So much happens in this book that it is almost dizzying. That would be one complaint I have with this book; there is just too much going on. Another complaint I have would be that Anna is *still* making the same mistakes and vowing to correct them. Will the girl ever learn? Her character really needs to start changing and growing. My last complaint is that the secondary characters are not getting enough plot time to develop them into characters you know and love. Maybe there was just too much packed into this novel to be able to do that?

There were a couple things I really like. I liked that we finally got to spend some time with Max; he seems like he is an interesting character and I liked what happened between him and Anna. I also like the inclusion of the witches as another sub species in this book; it is nice to get some new fun things in there.

Will I read the next book? Probably. I do think there are better series out there. But these books are a quick read, fast-paced, and draw me in; so I will keep reading them. I just hope that Anna starts to get herself together a little bit better and grow some as a person.

Friday, September 19, 2008

Blood Drive by Jeanne C. Stein (4/5 stars)

This is the second book in the Anna Strong Chronicles. I actually enjoyed this book quite a bit more than the first.

This book is very much in the same style as the first. No nonsense writing style, fast paced, and a fun-easy read.

In this book Anna has accepted her need for blood but is still struggling to retain her bonds with humanity. When her brother's ex-girlfriend shows up claiming that Anna's niece is possibly involved in a murder; Anna is determined to find the young girl and find out the truth.

The best part of this book was the introduction of Daniel Frey; you also learn more about Calebra (I think that's how you spell it). I was a little disappointed in what Calebra was; I thought he would be something more interesting. Daniel Frey is an interesting and strong character. The addition of the secret underground organization is also interesting.

I was disappointed in a few things. Anna doesn't seem to progress much in understanding who and what she has become; she makes many of the same mistakes she made in the first book. I was also disappointed that Max made such a brief appearance. It's like he shows up once or twice in each book so that Anna can have sex with him and then he's off again. I would like to learn more about him, since the brief glances we see of him make him seem like an interesting character. Maybe in the next book.

Overall, I like the book, it was a quick, fun read, and well-written for what it is. I will definitely read the next one.

Peter and the Shadow Theives by Dave Berry and Ridley Pearson (4/5 stars)

This is the second book about Peter and what happened to him before he met Wendy. It was very enjoyable, very well-written, and followed very much in the style and story type of the first book. If you liked the first one, you'll like this one.

A strange group of pirates lands on Mollusk island looking for the chest of starstuff that Peter and Molly had brought there. Of course, we know the starstuff has been returned to Londan. The pirates quickly find out and head off to London. Peter is concerned about one of the pirate crew Lord Ombra who appears to take over people through their shadows. He decides to accompany the pirates back to London in an effort to warn Molly about their intentions. But things aren't always that simple.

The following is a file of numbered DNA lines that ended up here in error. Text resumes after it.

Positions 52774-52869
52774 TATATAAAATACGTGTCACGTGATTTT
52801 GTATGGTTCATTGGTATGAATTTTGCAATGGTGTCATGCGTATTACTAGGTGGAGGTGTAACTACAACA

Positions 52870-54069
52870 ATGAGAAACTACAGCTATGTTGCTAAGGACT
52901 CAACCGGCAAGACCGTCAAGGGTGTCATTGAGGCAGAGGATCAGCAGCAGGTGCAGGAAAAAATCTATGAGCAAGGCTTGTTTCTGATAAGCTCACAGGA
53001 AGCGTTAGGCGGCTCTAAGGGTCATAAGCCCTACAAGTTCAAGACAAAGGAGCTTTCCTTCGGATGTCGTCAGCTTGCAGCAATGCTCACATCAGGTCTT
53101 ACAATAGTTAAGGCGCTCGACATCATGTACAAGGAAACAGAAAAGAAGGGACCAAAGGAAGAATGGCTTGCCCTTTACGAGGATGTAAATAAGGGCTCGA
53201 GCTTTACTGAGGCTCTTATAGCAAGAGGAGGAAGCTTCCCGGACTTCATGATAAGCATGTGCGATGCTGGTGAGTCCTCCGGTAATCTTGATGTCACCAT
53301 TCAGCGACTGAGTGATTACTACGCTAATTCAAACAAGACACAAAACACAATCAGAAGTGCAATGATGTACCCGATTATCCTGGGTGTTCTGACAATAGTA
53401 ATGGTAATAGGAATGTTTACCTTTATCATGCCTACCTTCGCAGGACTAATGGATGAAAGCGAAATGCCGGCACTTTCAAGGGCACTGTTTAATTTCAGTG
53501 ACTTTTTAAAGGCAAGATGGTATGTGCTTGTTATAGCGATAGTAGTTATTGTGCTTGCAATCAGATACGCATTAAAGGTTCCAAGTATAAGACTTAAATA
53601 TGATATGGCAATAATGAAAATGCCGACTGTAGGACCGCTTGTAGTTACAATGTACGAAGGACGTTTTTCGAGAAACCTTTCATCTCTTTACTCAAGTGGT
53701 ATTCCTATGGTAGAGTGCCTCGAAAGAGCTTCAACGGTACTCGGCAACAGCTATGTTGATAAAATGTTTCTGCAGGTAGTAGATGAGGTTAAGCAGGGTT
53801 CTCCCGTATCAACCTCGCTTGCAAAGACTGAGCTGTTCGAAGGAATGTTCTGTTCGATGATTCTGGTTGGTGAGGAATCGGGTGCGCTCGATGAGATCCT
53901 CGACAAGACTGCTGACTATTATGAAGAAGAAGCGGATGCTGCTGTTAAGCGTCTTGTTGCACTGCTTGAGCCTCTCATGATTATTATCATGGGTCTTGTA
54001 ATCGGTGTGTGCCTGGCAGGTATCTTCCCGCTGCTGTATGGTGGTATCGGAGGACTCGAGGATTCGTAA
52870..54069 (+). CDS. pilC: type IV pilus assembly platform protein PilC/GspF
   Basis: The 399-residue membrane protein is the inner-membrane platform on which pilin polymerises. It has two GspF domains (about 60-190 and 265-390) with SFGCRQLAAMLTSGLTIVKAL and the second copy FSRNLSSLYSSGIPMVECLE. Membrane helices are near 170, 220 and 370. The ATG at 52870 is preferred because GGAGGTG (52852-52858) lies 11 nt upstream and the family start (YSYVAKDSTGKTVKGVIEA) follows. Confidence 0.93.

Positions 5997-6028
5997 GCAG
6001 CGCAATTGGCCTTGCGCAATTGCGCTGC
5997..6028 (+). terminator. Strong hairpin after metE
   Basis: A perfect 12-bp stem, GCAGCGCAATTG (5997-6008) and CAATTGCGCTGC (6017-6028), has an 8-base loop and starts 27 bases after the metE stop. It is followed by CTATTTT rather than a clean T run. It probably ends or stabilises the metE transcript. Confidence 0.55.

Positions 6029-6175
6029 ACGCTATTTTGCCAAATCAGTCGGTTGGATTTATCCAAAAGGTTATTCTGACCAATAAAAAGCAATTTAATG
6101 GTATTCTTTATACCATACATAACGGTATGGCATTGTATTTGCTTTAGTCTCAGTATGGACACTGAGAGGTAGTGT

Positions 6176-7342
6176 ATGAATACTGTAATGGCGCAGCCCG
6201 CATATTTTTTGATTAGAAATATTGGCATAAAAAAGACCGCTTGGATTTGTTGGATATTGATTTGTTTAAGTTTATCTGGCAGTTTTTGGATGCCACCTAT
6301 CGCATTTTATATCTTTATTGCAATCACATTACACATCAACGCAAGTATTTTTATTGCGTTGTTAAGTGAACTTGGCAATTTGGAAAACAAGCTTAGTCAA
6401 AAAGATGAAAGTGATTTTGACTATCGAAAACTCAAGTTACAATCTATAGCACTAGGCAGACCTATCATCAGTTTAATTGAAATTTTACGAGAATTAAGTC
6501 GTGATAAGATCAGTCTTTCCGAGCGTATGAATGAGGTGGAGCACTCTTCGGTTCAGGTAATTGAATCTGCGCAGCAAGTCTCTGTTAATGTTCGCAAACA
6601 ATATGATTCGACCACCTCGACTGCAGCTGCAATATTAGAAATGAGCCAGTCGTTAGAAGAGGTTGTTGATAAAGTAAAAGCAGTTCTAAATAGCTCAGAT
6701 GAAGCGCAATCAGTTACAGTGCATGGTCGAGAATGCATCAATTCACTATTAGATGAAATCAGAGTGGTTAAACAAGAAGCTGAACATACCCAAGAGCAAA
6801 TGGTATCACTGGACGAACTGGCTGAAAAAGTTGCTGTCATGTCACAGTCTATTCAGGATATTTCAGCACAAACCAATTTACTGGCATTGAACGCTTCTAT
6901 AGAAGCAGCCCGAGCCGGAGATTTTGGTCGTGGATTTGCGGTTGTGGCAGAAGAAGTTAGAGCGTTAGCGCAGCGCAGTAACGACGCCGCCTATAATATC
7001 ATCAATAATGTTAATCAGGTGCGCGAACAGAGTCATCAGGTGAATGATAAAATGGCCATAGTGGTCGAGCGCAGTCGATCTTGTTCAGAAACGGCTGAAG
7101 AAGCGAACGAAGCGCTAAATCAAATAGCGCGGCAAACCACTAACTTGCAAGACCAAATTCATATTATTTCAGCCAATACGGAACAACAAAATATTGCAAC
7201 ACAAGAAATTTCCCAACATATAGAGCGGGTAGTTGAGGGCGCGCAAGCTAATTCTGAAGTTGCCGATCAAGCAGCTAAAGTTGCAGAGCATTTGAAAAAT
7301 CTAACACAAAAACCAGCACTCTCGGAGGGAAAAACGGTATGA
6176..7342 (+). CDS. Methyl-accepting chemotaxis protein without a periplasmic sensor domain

This was a fast-paced book, it was very well-written and I enjoyed it thoroughly. I look forward to reading the third and final book of the series. I was a little disappointed that the rest of the Lost Boys played such a small role in this book; but I guess these books are about Peter after all. This book also has a somewhat open ending that will hopefully be resolved in the third book.

Gil's All Fright Diner by A. Lee Martinez (4/5 stars)

I read this book because it sounded funny, and it was pretty funny. Anyone who likes corny zombie movies would like this book.

Two unlikely characters serve as the heroes of this tale. Earl (as in earl of the Vampires) and Duke (as in Duke of the Werewolves) stumble across a diner with a zombie problem on a road trip they're taking. Loretta, the diner's owner, handles the zombies without batting an eye. Unfortunately soon things take a turn for the worse and even Loretta with her shot gun needs a couple of extra bodies to handle all of the trouble.

This is not a beautifully written book, but then I wasn't expecting it to be. It is full of action, gritty, and witty. It was fast-paced, kept me interested, amused me, and (despite the fact that Earl and Duke aren't the most endearing characters I've ever read about) I really became quite fond of them by the end of the book. I knew this was going to be a good book when they got attacked by zombie cows; I mean how can you beat that.

So if you're looking for a quick, fun, and darkly humorous read this is the book for you. I will definitely check out what other books this author has out.

Monday, September 15, 2008

Lucky Billy by John Vernon (1/5 stars)

This is another book I got from the Amazon Vine program. It sounded interesting; though not of the type of book I usually read. I was sorely disappointed in it.

It is very rare that I stop in the middle of a book. Unfortunately I had to stop reading this one. I knew I was in for trouble when I had problems getting through the first intro page. Then as I read about Billy's escape in the following chapter I decided that maybe the book would get better as we started to hear about Billy's history. Well it didn't.

Every page of this book was a struggle for me. I had trouble keeping all the names and places straight. When the characters were speaking to each other I had trouble figuring out who was saying what. I was even having trouble keeping events straight. I tried to look at the writing style as being stylized to fit in with the era it was representing, but in the end I think the writing was just bad. I kept pushing on in hopes that at some point this book would gel for me and make more sense. I finally admitted defeat around page 70 and, rubbing my eyes and head in frustration, gave up.